Algae Monster

48-300,  Environment, Form, and Feedback Studio
Professor Dana Cupkova, Madeline Gannon, Matt Plecity
Third Year, Fall 2012

Tasked with developing a riparian ecopark along the Allegheny River, Algae Monster resolved to situate the architectural object in a complex spatial and cultural field. Encouraged to move away from the design of discrete city forms, Algae Monster emerged from the synthesis of system logics, parametric form-finding, and physical computing within the context of an expansive, hybrid ecological network. The resulting form and logic of the project proposed using Pittsburgh’s 446 bridges as the foundation of a massive network of algae bioreactors. Integration within the city’s existing infrastructural network of bridges harnesses the massive amounts of atmospheric carbon released during rush hour traffic while also allowing for the advantageous and elegant optimization of solar exposure and nutrient flow.  

Bovine Urban Algae Bioreactor

Initial explorations into algae bioreactors led to the development of a three-tiered system inspired by the form and flow of the digestive tract of cows. Siting a provisional network of scaffolding across the flats of the Strip District, we then inserted a secondary, organic network  of "stomachs" to mediate between the rigid urban/industrial context and the intended ecological function of the network.

Each stomach is conceived of as a flexible, semi-permeable cell. Each cell then transforms over time in response to specific environmental input relating to algae production. Mature cells expand and stretch to the ground as algae settles to the bottom for harvesting. Less mature cells remain at the top of the system to allow for optimal solar exposure and air flow.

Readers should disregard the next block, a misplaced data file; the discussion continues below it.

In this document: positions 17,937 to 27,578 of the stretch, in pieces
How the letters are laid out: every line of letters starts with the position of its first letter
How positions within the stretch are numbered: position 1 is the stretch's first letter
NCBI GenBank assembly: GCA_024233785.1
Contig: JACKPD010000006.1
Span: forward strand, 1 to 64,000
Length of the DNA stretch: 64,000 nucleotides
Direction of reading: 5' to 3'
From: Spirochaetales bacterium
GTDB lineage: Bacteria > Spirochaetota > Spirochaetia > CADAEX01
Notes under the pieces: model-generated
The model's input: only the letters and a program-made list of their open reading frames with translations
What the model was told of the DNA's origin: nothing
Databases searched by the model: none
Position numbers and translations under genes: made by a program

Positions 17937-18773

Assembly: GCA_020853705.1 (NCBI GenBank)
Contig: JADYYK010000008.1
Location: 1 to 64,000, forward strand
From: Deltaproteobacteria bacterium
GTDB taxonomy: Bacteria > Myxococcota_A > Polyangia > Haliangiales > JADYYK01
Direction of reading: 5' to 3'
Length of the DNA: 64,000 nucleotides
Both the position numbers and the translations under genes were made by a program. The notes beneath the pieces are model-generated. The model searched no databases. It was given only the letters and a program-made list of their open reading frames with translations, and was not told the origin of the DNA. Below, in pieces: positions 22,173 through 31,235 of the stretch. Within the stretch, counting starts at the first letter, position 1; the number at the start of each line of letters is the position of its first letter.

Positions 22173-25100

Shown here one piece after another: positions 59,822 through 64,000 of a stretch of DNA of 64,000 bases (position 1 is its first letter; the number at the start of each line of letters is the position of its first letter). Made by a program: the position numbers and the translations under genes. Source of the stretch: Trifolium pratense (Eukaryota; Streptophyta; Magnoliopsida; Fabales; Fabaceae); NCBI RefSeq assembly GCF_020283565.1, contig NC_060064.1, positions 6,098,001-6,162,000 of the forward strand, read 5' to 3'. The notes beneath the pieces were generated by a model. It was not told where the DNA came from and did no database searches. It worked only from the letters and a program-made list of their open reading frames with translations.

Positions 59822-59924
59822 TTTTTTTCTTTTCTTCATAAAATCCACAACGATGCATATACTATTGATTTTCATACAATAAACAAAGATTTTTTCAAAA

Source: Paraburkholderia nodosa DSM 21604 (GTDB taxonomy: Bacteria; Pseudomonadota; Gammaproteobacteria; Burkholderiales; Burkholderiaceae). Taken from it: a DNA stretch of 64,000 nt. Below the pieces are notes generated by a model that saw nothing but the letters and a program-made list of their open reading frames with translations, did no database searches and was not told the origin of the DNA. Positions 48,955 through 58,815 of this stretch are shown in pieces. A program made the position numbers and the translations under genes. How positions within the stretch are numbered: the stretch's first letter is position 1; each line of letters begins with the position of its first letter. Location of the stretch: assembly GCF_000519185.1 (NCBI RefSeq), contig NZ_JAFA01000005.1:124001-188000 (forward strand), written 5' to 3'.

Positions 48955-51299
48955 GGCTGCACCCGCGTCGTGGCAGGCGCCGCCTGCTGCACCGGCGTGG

Conceived of as stomachs, each bioreactor cell mediates between the rigid urban/industrial context and the intended ecological function of the network.

Component Matrix


Infrastructural Integration 

Rather than deploy cells across a discrete structural system, the second major iteration of the system relied on stringing the bioreactors throughout the existing superstructure of Pittsburgh’s 16th Street Bridge. By collocating the cells above and around exiting networks of vehicular circulation, the bioreactors are able benefit from the carbon dioxide emitted by passing cars. Additionally, the inherent vibration of the superstructure provides the constant agitation necessary to circulate nutrients, fresh water, and dead algae cells. 

Component to Canopy

Encouraged by the possibilities of engaging with the city’s bridges, our third and final iteration of the project moved away from developing discrete cells and instead focused on the creation of an integrated field condition of quilt-like panels. The penalization of the system relied on traditional origami operations to give each standard cell a multiplicity of formal, structural, and spatial arrangements while the material thinness assured that light could still penetrate the structure and illuminate the road below.